one process or experiment which may be related to
participate in “social and political decisio n-making”, and to
particular medical or scientific research. In other words, the
pursue “individual self-fulfilment and huma n flourishing.” 11
NRHC Ban does not limit research per se, but only one
As long as communicative activity relates to one of these
of research.
underlying principles, the Supreme Court has held that even
Does NRHC Constitute Expression?
expression of little moral value, such as hate propaganda12
and pornography 13, is protected und er s. 2(b). Given these
broad, content-neutral parameters for freedom of expression,
it appears that NRHC would fall within s. 2(b)’s protection
NRHC is an non-communicative activity; or
NR HC is an activity which is violent.
According to the s. 2(b) test established by the Supreme
Court of Canada, the moral worth or value of NRH C or the
content of any messages conveyed by NRHC should not be
a consideration in determining whether the NRH C Ban
infringes on freedom of expression.
A. Is NRHC an A ctivity
Communicat e a M eaning?
which Attempts to
W hile the Supreme Court of Canada has generally given a
very broad definition to expression, the Court has
recognized that not every activity will fall within this
definition because not all activities are communicative. As
an example, the Supreme Court has pointed out that the
activity of parking a car would ordinarily not be protected
under s. 2(b). If, however, a person parked a car in a
particular area for the purposes of protesting a parking
restriction, the activity would convey a message and
therefore would constitute expression.14 The question, then,
is whether NRHC is an activity which conveys a meaning or
On one hand, NRHC may be seen as a non-communicative
activity because the process is devoid of any inherent
V olum e 11 , Nu m ber 1
On the other hand, however, it may be argued that, while
NRHC is not always necessarily co mmunicative, this
process is inherently communicative when undertaken for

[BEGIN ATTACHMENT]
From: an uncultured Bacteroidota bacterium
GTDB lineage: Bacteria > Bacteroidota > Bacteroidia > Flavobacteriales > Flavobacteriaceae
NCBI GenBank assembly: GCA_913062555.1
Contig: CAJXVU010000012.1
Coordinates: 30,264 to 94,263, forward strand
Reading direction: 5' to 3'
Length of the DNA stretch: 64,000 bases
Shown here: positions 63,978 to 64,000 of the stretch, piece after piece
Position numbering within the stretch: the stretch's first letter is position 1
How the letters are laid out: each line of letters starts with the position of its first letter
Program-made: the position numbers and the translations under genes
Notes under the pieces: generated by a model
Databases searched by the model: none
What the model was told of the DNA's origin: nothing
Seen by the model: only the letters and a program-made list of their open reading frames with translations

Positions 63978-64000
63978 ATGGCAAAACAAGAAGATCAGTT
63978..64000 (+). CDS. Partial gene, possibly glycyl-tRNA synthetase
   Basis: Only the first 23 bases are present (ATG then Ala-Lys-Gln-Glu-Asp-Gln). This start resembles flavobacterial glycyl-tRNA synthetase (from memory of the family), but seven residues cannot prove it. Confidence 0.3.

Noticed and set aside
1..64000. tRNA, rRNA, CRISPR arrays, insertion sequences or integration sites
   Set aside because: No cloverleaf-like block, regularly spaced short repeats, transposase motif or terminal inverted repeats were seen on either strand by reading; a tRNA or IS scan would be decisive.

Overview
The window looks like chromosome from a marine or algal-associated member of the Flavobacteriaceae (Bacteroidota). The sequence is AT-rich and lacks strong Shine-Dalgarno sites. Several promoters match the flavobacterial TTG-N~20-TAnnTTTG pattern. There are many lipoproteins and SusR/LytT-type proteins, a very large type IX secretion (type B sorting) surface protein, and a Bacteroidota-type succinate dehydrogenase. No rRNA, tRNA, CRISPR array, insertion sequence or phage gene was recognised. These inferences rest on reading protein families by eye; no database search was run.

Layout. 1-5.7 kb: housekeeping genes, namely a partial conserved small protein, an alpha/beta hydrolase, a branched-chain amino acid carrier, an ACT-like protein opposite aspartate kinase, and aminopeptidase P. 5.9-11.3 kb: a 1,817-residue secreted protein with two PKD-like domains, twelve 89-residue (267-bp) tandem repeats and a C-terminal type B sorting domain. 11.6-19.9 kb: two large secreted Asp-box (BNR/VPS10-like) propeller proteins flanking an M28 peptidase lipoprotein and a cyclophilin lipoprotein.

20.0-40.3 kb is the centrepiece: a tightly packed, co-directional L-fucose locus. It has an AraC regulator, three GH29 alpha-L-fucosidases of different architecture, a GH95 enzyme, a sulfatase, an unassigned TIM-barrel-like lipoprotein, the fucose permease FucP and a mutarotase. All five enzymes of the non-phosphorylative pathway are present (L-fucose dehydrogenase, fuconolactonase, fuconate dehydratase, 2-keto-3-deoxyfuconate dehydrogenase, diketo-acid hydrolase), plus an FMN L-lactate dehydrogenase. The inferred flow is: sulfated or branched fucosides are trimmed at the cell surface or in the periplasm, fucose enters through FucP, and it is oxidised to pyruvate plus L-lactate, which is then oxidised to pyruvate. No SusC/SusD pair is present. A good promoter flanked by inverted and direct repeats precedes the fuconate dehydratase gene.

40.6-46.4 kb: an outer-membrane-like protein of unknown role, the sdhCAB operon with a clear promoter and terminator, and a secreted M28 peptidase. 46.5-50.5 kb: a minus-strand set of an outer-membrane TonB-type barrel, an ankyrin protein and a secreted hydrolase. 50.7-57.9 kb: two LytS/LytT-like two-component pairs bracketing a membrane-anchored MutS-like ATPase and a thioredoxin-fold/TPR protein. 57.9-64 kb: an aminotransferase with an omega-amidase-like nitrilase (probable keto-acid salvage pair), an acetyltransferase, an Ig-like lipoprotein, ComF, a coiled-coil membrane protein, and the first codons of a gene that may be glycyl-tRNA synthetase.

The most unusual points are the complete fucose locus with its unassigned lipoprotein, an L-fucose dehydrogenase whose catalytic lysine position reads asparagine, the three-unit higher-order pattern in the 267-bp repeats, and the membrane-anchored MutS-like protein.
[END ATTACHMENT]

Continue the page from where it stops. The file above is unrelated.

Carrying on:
the purposes of scientific or medical research (which,
presu mab ly, is the case with most NRHC). W hile
recognizing that not all physical processes or activities
convey a meaning, this approach acknowledges that research
in general, and scientific research in particular, is ord inarily
conducted in response to an inq uiry: a hypothesis. The
physical experiment or activity (in this case, the NRHC
process) is undertaken for the specific purpose of resolving
the inquiry or testing the hypothesis: in other words, for the
purpo se of communicating a meaning or a message to the
researcher. The experiment conveys this information to the
researcher regardless of whether the experiment’s results are
recorded or disseminated. Further, in the case of scientific or
medical experiments, such as NRHC, the messages which a
researcher seeks to convey by the physical process of
experimentation arguably advances one or more of the
underlying purposes of s. 2(b), such as the pursuit of truth,
self-fulfilment and so cietal ad vancement. 16
Further, by choosing to conduct a particular type of
experiment as a me ans of testing his or her inq uiry, a
scientist is arguably expressing beliefs or communicating
ideas about medical or scientific matters. In this context, the
NRHC process or any other scientific experiment is more
than a med ium of expre ssion: it is part of the scientist’s
communication of ideas. If, for example, a scientist decides
to test his or her hypothesis ab out cell growth by using only
certain types of cells, the scientist may be conveying the
message that the hypothesis is applicable only to certain
cells, that the use of other types of cells is unethical or
immo ral, or that the hypothesis is most easily demonstrated
by the selected cell group. In short, the experiment or
process which a scientist chooses to test his or her